This was a fun exhibit (albeit a little strange at times) for the kids to peruse. Artist Clayton Bailey (self-proclaimed mad scientist) has several robots on display, which of course were of great intrigue to the 3 boys I had in tow. The robots, in a large range of sizes, including life size, are made of metal and/or ceramics.
In addition to the much loved robots, his inventions (artwork) include several other interesting “machines.” The boys loved running from one piece to the next…taking in the interactive contraptions. Their favorite? The Burp Pot. That’s right, a pot with a “burping” creature inside. If I tell you any more than that, it’ll ruin the experience. You’ll just have to go see if for yourself. You might even want to take one home…
The only drawback to the exhibit for my boys? Not being able to touch things that were clearly begging to be touched. Take for instance the wall of pop guns. Now, I am not a gun enthusiast by any means, but I do know that guns naturally draw boys’ attention. So…a whole wall of them? Wow!
Luckily, their “itching” hands were set free in the extremely kid friendly creativity lab. Named after the artist’s alter ego, Dr. Gladstone’s Wonderlab was just what the doctor ordered for busy hands not being able to hold back a minute longer.
Inside the lab, the kids were free to don lab coats and goggles, gather art materials and set their imaginations free to make whatever their little hearts desired…inspired of course, by the mad scientist himself. When their creations were complete, they filled out a “patent” card, placed it in a mail box and will receive an official patent on their creation from Clayton Bailey himself.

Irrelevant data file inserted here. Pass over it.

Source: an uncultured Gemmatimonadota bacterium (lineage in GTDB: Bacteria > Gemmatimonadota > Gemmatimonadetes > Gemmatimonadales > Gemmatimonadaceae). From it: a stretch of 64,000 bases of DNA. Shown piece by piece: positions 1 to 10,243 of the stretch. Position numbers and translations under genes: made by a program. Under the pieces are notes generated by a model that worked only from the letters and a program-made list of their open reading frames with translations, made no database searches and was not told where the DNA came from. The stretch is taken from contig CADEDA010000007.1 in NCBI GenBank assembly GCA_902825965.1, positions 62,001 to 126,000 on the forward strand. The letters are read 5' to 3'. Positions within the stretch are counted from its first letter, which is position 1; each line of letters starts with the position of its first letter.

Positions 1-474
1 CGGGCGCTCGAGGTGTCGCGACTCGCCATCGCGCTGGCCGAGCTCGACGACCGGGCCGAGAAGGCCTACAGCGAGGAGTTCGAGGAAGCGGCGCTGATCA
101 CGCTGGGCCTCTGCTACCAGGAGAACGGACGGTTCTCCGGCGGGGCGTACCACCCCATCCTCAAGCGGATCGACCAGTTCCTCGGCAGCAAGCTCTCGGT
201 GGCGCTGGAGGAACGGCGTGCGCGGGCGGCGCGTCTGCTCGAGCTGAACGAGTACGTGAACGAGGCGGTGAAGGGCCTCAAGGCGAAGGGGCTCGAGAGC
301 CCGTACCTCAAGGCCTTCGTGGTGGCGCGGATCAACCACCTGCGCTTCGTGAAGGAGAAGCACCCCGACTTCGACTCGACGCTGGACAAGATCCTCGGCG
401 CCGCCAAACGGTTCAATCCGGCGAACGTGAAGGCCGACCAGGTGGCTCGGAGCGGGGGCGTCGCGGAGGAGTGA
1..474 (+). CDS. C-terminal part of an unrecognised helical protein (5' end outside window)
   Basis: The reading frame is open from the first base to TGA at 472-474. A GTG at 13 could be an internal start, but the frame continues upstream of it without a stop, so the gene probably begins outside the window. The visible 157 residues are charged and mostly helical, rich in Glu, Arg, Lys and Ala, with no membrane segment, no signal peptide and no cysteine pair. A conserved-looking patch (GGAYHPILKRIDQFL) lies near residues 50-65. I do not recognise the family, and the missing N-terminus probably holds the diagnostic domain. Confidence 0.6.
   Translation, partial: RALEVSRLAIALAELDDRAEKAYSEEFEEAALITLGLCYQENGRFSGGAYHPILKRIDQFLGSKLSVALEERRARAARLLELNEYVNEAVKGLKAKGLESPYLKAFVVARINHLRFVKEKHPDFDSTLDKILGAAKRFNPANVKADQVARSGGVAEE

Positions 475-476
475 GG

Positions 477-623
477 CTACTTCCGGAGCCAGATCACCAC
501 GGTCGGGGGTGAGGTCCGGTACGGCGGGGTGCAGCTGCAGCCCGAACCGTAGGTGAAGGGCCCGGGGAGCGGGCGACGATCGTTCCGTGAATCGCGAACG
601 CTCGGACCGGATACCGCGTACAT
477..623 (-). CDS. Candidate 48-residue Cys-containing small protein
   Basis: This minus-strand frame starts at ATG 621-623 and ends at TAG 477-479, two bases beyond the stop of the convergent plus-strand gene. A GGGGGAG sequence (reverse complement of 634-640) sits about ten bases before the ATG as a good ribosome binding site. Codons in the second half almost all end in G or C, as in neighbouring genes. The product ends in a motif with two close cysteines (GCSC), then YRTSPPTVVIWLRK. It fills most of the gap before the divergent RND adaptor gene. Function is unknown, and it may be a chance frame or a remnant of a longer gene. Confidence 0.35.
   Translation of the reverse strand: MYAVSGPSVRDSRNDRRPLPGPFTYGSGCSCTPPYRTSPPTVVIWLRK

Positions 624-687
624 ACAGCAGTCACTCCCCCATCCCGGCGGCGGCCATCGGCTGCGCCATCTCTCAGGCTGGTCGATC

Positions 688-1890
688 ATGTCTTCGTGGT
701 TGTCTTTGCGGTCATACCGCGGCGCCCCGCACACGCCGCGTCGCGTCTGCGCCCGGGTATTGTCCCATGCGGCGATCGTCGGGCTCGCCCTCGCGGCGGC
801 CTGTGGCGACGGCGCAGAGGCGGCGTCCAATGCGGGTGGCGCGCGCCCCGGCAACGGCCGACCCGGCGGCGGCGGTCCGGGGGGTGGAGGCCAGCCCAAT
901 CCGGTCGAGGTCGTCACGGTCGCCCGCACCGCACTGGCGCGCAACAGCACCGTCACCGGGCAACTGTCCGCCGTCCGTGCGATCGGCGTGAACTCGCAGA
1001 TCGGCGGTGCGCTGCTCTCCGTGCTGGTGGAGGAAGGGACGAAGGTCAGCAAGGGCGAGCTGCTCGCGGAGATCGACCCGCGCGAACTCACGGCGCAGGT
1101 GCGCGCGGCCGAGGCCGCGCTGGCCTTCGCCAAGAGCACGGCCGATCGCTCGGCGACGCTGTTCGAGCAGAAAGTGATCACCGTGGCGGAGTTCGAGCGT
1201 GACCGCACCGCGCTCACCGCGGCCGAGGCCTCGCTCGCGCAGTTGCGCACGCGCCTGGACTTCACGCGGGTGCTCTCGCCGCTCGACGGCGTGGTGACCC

Also inside the wonderlab is a magnetic wall, with all kinds magnetic items of which one can place together any which way to create a unique robot, machine or contraption.
The most clever idea in the lab? Unnamed artwork for which the artist invites the kids to name. With sticky notes and pencils handy, anyone can study the artwork, come up with a name, write it on a sticky note and add it to the other clever name ideas from previous visitors. It was fun to read the different suggested names and see how each piece is interpreted so differently, yet so pointedly by the children.
As with every visit, this one ended in the gift shop where there is no shortage of robot inspired items for sale. Robot games, playing cards, pencils, wallets, keychains…etc. The two 11 year olds I had with me? They each chose miniature wind-up toy robots (go figure) to take home.
This visit to the Crocker was definitely the most interesting one yet for my kids. I encourage you all to drop by with your future little inventors. They’ll love it and so will you!